Case Law Details

Case Name : Tmt.T.A.H.Zubaida Ummal Vs ITO (Madras High Court)
Appeal Number : Tax Case No. 2604 of 2006
Date of Judgement/Order : 21/12/2020
Related Assessment Year :
Courts : All High Courts (6470) Madras High Court (629)

Tmt.T.A.H.Zubaida Ummal Vs ITO (Madras High Court)

Conclusion: Where the mortgage had been created by the owner after he had acquired the property, the clearing of the mortgage by him prior to the transfer of the property would not entitle him to claim deduction under Section 48 because, in such a case he did not acquire any interest in the property subsequent to his acquiring the same.

Held: The issue arose for consideration was whether Tribunal was right in not appreciating that no part of the consideration for sale was received by assessee and same was . directly paid to the Bank by the purchaser in discharge of the mortgage amount and therefore no capital gains arose in the hands of the assessee and  Tribunal was right in law in not holding that there was a diversion of the sale proceeds towards redeeming the interest of the mortgagor and therefore the amount so diverted was not liable to capital gains tax. It was held that where the mortgage had been created by the owner after he had acquired the property, the clearing of the mortgage by him prior to the transfer of the property would not entitle him to claim deduction under Section 48 because, in such a case he did not acquire any interest in the property subsequent to his acquiring the same.

FULL TEXT OF THE HIGH COURT ORDER /JUDGEMENT

Heard Mr.R.Parthasarathy, learned counsel appearing for the Appellants/Assessee and Mr.M.Swaminathan, learned Senior Standing Counsel appearing for the Respondent/Revenue.

The Tax Case has been admitted on 23.6.2008 on the following questions of law:-

“i) Whether on the facts and in the circumstances of the case, the Income Tax Appellate Tribunal was right in not appreciating that no part of the consideration for sale was received by the appellant and same was directly paid to the Bank by the purchaser in discharge of the mortgage amount and therefore no capital gains arises in the hands of the appellant?

ii) Whether on the facts and in the circumstances of the case, the Appellate Tribunal was right in law in not holding that there was a diversion of the sale proceeds towards redeeming the interest of the mortgagor and therefore the amount so diverted was not liable to capital gains tax?”

3. The relevant portion of the order passed by the learned Tribunal is extracted below for ready reference:-

“3. It is to be noted that on identical facts in the same group of Assessees, coordinating bench, has considered similar issue and decided the issue against the Assessee. The relevant paragraph 4 is reproduced as it is:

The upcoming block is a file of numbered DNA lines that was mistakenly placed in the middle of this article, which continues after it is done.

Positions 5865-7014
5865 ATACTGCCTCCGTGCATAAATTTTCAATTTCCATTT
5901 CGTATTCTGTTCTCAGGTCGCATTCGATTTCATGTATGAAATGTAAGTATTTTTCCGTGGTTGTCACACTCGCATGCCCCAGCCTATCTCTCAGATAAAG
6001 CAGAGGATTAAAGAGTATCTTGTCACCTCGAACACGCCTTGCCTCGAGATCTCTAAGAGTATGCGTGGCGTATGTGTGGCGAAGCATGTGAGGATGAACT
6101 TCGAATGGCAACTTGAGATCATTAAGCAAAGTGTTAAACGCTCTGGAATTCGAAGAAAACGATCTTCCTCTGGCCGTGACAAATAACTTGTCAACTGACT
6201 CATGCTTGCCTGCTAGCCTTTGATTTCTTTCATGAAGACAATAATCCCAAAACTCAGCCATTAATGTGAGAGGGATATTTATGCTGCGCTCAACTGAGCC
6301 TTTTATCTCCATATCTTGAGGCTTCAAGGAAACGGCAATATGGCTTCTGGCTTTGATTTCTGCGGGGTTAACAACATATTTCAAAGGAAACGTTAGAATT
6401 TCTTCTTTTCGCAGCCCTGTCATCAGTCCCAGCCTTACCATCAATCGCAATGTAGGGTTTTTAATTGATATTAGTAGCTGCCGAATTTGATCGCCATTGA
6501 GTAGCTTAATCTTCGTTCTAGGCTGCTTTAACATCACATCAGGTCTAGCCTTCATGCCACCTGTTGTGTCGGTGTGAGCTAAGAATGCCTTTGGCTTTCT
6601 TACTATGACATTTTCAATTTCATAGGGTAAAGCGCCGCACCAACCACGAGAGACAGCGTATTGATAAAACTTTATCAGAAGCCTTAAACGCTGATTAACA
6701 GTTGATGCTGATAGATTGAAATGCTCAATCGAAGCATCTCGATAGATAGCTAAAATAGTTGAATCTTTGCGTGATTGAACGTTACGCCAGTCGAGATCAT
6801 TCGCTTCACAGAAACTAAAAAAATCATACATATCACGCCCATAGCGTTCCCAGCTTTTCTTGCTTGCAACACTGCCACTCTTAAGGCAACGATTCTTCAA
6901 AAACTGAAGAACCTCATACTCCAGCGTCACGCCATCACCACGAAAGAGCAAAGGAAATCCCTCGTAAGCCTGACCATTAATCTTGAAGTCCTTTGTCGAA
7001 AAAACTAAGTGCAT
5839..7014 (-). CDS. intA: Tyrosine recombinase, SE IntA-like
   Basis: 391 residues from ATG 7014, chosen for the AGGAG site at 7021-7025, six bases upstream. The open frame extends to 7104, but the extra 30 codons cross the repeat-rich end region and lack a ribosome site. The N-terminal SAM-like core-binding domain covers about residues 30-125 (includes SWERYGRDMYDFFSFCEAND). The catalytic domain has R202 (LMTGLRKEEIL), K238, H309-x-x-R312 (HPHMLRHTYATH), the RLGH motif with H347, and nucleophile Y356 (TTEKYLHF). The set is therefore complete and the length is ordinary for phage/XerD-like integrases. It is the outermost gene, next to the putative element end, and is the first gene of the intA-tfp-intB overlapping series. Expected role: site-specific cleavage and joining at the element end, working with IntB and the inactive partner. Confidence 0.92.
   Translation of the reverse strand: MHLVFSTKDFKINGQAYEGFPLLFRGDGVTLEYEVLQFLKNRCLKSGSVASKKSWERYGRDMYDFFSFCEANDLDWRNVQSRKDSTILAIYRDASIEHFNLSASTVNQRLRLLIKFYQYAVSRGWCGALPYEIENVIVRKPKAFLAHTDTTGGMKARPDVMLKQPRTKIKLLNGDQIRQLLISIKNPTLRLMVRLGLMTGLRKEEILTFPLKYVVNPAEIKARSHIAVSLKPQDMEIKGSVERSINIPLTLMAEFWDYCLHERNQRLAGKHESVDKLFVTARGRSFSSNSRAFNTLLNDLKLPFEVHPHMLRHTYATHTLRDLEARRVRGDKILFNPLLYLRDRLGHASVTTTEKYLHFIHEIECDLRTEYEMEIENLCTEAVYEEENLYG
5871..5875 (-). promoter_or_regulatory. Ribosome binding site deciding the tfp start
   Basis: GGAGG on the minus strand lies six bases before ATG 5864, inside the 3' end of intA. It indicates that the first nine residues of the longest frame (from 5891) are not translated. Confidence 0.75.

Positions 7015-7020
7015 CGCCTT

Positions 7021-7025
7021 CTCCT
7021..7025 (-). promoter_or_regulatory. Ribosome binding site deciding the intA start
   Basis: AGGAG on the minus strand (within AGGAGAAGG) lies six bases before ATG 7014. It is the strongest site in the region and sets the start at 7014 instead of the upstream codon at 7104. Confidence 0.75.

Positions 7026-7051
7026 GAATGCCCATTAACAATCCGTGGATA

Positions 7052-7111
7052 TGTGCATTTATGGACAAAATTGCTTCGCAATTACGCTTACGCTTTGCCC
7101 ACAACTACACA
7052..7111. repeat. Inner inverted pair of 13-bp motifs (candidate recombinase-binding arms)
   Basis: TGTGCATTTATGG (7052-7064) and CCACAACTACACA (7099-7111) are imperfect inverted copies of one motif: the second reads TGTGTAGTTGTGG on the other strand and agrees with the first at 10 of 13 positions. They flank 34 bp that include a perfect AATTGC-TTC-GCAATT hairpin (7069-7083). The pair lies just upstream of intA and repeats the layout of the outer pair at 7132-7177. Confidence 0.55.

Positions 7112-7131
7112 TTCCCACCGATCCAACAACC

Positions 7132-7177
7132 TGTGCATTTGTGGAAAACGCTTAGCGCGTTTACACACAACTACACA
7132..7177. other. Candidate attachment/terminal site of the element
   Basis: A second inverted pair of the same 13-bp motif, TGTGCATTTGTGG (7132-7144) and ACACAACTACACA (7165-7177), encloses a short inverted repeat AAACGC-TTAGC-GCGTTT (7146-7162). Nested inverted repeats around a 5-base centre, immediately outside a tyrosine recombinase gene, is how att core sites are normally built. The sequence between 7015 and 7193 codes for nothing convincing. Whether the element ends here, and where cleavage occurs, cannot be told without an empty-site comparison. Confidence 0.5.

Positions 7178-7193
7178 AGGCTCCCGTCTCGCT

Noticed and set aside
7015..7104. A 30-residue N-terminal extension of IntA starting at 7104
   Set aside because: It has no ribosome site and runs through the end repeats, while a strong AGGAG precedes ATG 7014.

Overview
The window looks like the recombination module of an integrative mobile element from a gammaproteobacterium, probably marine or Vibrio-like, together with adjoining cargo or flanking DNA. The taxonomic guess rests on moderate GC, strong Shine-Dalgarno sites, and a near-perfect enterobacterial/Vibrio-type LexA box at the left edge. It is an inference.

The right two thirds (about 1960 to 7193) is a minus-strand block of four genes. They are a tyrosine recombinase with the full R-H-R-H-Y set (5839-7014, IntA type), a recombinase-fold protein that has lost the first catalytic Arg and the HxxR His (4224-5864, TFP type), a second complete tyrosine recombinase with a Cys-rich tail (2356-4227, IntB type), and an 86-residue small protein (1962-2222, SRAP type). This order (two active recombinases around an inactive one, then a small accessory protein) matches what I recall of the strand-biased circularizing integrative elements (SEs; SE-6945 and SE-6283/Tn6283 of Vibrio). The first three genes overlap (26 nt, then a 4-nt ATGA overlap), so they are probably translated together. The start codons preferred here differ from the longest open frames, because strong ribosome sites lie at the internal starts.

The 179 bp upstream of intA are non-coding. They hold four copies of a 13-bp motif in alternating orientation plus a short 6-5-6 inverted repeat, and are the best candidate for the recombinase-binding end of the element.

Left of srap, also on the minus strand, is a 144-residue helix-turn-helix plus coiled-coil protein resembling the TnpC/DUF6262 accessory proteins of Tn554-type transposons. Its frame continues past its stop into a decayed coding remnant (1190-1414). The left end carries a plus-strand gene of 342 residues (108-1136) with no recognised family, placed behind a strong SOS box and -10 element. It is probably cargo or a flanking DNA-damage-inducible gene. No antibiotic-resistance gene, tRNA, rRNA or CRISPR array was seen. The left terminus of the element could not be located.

4. We have perused the grounds of appeal and the records available before us. We have also heard the learned counsel for the assessee and mortgage had been created by the vendor-assessee and the amount paid to the other creditors by the vendee was for the discharge of the debts which had been incurred by the assessee. The amount was paid as part of consideration to the sale. Hence the assessee’s claim was held to be rightly rejected by the Income-tax Officer. Section 48 of the Income-tax considered his submissions. It is not disputed that the assessee never incurred the expenditure wholly and exclusively in connection with such transfer. No doubt it has wider connotation than the expression for the transfer. In the decision of the Hon’ble jurisdictional High Court in the case of CIT vs. N.Vajrapani Naidu, 241 HR 560 a mortgage had been created by the vendor-assessee and the amount paid to the other creditors by the vendee was for the discharge of the debts which had been incurred by the assessee. The amount was paid as part of consideration to the sale. Hence the assessee’s claim was held to be rightly rejected by the Income-tax Officer. Section 48 of the Income-tax Act clearly lays down the condition that to compute capital gain the expenditure must be incurred wholly and exclusively in connection with such transfer and cost of acquisition of the asset and the cost of improvement thereto. These are the expenses available for deduction while computing capital gains. Here in this case the sale consideration was paid directly to the company M/s.M.O.H.(P) Ltd. towards the loan from the bank. It  is hit by section 48 of the Act as it is not an allowable deduction under section 48. Therefore the claim of the assessee that there received any consideration, is to be brushed aside. The decision of the Hon’ble Supreme Court in the case of RM.Arunachalam vs. CIT, 227 ITR 222 is directly on the point at issue. However, the learned counsel for the assessee attempted to impress us that according to the aforesaid decision of the Hon’ble Supreme Court at page 225 the payment for the purpose of acquiring the is no capital gain since the assessee has not interest of the mortgagee in the property by the heir was held to be regarded as cost of acquisition under section 48 read with section 55(2) of the Act. But in this case there is no liability attached to the succession. The assessee purchased the property without any encumbrance and the subsequent encumbrance created as a guarantee to the company M/s.M.O.H.(P) Ltd., has nothing to do and it cannot be deducted as it never comes within the allowable deduction under section 48 of the Act. Respectfully following the decisions of the Hon’ble Supreme Court and the   jurisdictional High Court we set aside the order of the Commissioner (Appeals) and confirm the order of the Assessing Officer.”